5.0 étoiles sur 5 An enticing and well-done baking book--kudos to the author-photographer 24 mars 2010
Par olderandwiser - Publié sur Amazon.com
Format: Broché Achat vérifié
I think this book is so appealing on so many levels. Lepard's introductions, his photos, and his recipes are all very well done. Ironically, Lepard also was the book's photographer, due to the logistics of visiting various countries and budgetary constraints. His photos of the different places in the British Isles and Europe and his commentary were well done and very interesting. It was nice to see dough rising and baked in cooking pots--humble ingredients and implements are a mark of true home cooking. This book reminds me a bit of Colin Tudge's "Future Food," done in the 1970s, and Viana La Place's more recent "Unplugged Kitchen." Even though I am only an occasional baker now, I had to purchase this book after I had checked it out of the library. This book is properly a part of the "slow food" movement. It encourages us to take the time to bake, to live, and to enjoy life.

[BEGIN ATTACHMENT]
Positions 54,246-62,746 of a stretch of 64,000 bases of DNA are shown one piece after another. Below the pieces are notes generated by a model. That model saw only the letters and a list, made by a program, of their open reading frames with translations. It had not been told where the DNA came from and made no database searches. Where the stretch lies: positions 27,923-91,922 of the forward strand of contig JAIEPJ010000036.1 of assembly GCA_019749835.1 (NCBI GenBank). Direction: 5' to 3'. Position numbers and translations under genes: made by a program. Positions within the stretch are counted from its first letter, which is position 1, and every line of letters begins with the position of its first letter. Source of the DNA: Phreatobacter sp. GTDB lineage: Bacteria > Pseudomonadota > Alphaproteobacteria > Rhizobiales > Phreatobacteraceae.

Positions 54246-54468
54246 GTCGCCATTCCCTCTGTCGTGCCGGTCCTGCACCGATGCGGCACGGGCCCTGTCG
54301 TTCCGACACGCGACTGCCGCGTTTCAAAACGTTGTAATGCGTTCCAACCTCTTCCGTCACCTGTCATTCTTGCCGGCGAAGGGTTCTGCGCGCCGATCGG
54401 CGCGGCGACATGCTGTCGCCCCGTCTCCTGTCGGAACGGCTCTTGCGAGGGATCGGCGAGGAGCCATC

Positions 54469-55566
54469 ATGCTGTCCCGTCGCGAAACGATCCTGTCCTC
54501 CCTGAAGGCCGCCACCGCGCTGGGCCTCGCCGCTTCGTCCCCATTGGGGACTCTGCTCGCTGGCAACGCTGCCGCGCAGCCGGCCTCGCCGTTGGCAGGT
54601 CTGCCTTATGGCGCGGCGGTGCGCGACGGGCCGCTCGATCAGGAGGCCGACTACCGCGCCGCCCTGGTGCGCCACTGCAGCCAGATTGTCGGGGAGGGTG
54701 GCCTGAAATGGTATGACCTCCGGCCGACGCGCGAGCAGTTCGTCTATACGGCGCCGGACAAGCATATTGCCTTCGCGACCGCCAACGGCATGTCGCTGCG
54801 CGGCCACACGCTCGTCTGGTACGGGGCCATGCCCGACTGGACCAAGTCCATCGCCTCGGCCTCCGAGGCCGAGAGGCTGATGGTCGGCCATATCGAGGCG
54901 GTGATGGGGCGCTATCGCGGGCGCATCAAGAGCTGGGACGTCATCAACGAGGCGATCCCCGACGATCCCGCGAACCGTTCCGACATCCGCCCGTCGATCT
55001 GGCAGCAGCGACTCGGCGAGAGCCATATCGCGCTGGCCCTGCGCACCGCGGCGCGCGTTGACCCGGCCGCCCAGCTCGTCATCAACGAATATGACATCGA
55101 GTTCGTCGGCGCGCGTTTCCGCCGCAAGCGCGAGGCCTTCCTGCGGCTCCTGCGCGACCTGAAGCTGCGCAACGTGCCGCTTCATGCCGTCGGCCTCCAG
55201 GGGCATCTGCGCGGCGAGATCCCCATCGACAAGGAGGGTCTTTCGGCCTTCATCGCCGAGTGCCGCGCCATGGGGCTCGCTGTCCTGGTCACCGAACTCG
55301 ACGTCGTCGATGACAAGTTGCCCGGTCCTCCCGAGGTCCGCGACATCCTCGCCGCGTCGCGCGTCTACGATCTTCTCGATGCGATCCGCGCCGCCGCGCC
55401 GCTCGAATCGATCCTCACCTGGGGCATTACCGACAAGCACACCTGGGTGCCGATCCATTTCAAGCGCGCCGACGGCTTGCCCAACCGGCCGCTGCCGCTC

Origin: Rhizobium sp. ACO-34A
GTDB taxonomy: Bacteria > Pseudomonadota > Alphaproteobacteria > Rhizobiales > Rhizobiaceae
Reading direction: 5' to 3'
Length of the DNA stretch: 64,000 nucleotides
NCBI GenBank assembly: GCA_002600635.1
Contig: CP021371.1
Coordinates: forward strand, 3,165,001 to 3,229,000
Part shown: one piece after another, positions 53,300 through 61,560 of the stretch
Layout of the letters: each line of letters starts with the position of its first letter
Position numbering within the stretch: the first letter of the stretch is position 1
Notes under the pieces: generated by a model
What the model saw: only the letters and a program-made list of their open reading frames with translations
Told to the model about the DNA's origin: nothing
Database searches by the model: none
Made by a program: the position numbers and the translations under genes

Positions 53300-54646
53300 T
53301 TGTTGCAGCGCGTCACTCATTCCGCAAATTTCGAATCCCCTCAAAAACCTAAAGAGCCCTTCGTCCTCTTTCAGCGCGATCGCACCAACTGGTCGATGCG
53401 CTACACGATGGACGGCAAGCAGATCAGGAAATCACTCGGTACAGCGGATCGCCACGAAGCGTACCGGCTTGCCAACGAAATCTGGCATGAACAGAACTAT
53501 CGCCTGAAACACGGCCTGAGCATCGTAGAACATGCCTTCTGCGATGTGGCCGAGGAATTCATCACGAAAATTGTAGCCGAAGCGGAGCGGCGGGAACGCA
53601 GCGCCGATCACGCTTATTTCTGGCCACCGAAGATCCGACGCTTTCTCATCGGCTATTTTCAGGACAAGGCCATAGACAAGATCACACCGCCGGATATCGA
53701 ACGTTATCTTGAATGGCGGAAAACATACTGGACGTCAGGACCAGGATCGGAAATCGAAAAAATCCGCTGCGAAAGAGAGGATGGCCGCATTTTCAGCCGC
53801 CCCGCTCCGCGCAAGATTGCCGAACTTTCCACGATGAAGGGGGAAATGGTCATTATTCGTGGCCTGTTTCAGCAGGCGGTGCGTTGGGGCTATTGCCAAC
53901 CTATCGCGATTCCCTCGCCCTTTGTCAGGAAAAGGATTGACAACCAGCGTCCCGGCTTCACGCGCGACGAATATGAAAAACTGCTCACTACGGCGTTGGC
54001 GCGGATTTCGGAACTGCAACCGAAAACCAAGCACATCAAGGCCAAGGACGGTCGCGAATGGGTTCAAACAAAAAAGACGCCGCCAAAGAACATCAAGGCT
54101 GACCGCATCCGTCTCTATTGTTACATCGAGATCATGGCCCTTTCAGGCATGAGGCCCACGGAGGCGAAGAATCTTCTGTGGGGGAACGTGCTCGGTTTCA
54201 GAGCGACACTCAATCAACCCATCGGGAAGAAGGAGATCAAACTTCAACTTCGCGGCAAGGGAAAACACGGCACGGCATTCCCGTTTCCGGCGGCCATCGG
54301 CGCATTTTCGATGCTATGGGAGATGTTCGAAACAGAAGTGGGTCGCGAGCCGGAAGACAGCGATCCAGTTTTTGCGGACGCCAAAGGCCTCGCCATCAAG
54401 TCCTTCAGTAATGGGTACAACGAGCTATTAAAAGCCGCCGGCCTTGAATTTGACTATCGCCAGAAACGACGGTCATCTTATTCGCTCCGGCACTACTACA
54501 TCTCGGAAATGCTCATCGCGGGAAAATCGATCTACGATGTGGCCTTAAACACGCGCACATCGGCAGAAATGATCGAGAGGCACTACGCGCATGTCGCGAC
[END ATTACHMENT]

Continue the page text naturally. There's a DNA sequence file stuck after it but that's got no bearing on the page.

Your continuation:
15 internautes sur 18 ont trouvé ce commentaire utile 
3.0 étoiles sur 5 Nice for sourdough beginners 19 juin 2008
Par Eliza - Publié sur Amazon.com
Format: Broché
It's a nice book for beginners who start to bake with sourdough. The recipes are rather clear, many of them are time consuming. I have started to bake bread four years ago and I liked this book very much. If you start to bake bread only with yeast it's better to buy Peter Reinhart's books. This book needs a little bit knowledge about baking and patience. Some recipes had been published with mistakes and Lepard clear them on his website.
If you are serious home baker you may need something more advanced like books by Jeffrey Hamelman or Andrew Whitley.
6 internautes sur 6 ont trouvé ce commentaire utile 
5.0 étoiles sur 5 This is a great book! 17 novembre 2008
Par Robin Dunn - Publié sur Amazon.com
Format: Broché
I have been baking on and off for twenty years. This book has inspired me in a way that no other has. If you want a book that doesn't call for more than basic ingredients and your own two hands and your are interested in natural leavens, this is it. It took a few attempts to get a really good result with the basic white leaven loaf (I am baking at higher altitude), but the effort is worth it. Even on my first try I had rave reviews for the flavor of my first under-volume loaf. One of the most amazing things about this baker/author is his very informative website, where he and other great bakers respond to questions about the recipes in this book and other publications.